Enterprise buses and dirt roads. Jon Udell (blog and Infoworld column) picks up on Cape Clear’s Annrai O’Toole‘s memorable characteristic of web service-oriented architecture, “the information bus runs on a dirt road!”. Cape Clear’s hilarious Switch video introduced the dirt road bus a while ago. Now, Udell sees a fleet of buses in the SOA-debates, I’m hearing names such as enterprise service bus, universal Web services information bus, enterprise information bus, and message bus.
The “dirt road” is our protocols, SMTP and HTTP, and how they’re routable, cacheable, and proxy-able in ways that we’ve yet to fully exploit. As Udell writes:
The idea of dirt roads also evokes, for me, Larry Wall’s famous anecdote about the University of California’s approach to designing walkways. At the Irvine campus, according to Larry, planners just sowed grass everywhere and let the paths that emerged define where to put the sidewalks. I wonder about this a lot, lately, when thinking about the differences between LAMP (Linux/Apache/MySQL/Perl|Python|PHP) and .NET/COM or J2EE/EJB. Where’s the inflection point between these two styles? When you harden an architecture for robust transactions, how do you preserve the fluidity that the agile enterprise requires?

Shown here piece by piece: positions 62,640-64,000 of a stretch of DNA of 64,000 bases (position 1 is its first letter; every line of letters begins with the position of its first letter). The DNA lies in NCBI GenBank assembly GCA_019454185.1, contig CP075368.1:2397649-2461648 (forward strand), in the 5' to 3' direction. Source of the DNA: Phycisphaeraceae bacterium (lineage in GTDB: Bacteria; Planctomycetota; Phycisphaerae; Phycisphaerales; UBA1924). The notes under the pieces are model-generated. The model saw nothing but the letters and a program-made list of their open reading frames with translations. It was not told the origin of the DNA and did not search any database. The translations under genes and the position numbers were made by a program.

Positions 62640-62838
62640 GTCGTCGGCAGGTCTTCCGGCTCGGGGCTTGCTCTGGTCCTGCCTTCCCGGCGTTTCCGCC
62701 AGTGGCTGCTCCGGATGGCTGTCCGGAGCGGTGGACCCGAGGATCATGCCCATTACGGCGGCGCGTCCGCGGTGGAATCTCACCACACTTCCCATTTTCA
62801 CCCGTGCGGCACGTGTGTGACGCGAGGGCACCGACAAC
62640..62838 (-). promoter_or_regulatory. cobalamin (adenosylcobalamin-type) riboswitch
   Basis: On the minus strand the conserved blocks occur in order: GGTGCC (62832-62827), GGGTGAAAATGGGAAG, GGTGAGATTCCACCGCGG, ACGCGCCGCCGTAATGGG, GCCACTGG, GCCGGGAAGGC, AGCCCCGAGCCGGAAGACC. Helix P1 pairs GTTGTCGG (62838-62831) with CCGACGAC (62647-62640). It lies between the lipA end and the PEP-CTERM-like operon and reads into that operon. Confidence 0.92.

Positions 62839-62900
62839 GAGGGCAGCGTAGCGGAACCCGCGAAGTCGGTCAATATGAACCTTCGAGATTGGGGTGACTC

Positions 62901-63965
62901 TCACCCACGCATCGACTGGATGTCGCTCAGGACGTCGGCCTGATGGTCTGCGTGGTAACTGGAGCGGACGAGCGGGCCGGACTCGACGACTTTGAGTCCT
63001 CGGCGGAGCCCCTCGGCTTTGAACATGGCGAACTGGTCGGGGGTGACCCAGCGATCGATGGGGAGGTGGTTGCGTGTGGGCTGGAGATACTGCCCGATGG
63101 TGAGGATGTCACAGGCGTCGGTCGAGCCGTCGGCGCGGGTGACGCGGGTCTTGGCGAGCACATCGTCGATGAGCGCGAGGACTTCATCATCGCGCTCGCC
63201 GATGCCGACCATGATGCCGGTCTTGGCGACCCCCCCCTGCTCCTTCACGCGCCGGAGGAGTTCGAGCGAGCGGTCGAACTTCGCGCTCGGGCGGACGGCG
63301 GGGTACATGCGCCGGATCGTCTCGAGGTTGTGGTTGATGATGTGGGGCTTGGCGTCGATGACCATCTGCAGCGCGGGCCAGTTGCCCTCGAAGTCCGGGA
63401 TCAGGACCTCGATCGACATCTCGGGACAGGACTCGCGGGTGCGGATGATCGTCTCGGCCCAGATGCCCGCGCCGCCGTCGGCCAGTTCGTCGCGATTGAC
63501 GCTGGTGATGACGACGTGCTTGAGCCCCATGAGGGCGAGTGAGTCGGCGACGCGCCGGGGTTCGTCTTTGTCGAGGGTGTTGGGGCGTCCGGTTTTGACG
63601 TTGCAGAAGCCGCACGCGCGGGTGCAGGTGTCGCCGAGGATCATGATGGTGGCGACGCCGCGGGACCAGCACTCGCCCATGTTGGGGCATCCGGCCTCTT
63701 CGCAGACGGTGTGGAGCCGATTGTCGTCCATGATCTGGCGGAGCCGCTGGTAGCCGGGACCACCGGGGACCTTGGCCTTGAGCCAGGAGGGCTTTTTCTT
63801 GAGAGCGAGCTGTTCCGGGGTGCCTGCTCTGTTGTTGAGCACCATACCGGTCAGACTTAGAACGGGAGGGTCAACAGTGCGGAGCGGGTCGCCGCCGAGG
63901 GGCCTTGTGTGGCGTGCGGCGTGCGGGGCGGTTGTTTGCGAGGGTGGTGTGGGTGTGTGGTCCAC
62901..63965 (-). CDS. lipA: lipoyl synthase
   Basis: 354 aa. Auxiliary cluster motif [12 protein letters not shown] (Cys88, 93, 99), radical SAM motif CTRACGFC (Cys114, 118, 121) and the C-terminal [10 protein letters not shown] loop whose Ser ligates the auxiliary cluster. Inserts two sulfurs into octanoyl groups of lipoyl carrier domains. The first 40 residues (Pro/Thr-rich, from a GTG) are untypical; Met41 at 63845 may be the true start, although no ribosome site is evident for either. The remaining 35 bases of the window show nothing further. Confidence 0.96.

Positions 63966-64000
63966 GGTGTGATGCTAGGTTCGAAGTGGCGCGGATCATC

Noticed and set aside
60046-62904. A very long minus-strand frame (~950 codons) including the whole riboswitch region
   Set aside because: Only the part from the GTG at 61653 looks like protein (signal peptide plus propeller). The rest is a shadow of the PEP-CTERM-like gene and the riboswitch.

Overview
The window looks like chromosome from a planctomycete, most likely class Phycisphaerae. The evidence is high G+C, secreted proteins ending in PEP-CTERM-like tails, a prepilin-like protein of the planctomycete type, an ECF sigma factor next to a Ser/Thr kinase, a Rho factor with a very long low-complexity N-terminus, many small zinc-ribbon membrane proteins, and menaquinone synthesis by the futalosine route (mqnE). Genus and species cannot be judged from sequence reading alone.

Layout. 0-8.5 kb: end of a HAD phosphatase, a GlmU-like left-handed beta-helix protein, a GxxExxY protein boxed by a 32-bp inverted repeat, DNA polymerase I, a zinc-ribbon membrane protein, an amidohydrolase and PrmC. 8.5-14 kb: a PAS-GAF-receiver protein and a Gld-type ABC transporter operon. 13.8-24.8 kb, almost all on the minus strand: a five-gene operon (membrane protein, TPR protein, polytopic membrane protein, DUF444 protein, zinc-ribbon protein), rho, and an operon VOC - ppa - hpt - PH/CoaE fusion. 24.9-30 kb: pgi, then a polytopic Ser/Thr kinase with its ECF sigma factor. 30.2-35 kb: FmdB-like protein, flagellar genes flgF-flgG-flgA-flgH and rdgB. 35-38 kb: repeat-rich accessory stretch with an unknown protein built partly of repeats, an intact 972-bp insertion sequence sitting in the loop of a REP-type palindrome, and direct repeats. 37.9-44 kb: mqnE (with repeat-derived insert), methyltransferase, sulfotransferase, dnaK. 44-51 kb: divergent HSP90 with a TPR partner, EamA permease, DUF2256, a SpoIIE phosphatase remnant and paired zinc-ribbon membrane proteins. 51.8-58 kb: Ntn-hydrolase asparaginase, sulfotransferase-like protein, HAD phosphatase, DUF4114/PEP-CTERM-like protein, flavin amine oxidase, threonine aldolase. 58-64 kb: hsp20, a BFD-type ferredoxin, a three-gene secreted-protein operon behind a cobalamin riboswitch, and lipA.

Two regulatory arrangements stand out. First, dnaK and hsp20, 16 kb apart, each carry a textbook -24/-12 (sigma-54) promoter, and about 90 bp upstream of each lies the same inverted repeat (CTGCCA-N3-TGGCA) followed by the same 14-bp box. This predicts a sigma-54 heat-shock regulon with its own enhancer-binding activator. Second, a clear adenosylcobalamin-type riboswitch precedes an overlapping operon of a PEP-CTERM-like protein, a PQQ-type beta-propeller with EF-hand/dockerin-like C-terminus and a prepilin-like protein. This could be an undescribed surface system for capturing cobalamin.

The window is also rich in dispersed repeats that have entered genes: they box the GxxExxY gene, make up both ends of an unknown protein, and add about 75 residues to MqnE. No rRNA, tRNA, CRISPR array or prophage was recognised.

Excellent questions. Great metaphors. In my experience, the bus metaphor is not unproblematic. The rumours about a global middleware mafia might be exaggerated, but I get suspicious whenever I hear people talk about the bus as if it was an “omnibus”, an omnipotent bus, i.e., a miracle cure/silver bullet. Although it may be a “polybus”, a polypotent bus, one that, as Darren’s video says, …and it’s like a bus that can go on a lot of different surfaces, like, you know, ice and snow…, but, and that’s what the video doesn’t say, that it might not be appropriate for everything. This is BTW a classic argument in technology policy studies (from Dick Schlove, see my PhD). What I’m trying to say here is that as SOA moves into the mainstream, it’s getting critical to check its limitations. What is it good at? And what is it not good at?
Here I’m not just thinking of the ROI-stuff, which is emerging everywhere these days. My overall impression is that we could really use a good SOA anthropologist or perhaps a WS ethnographer, because we really need to see SOA as a long (cultural) revolution, perhaps especially when we talk about it in government.
Hmm. Robust agility. Why not?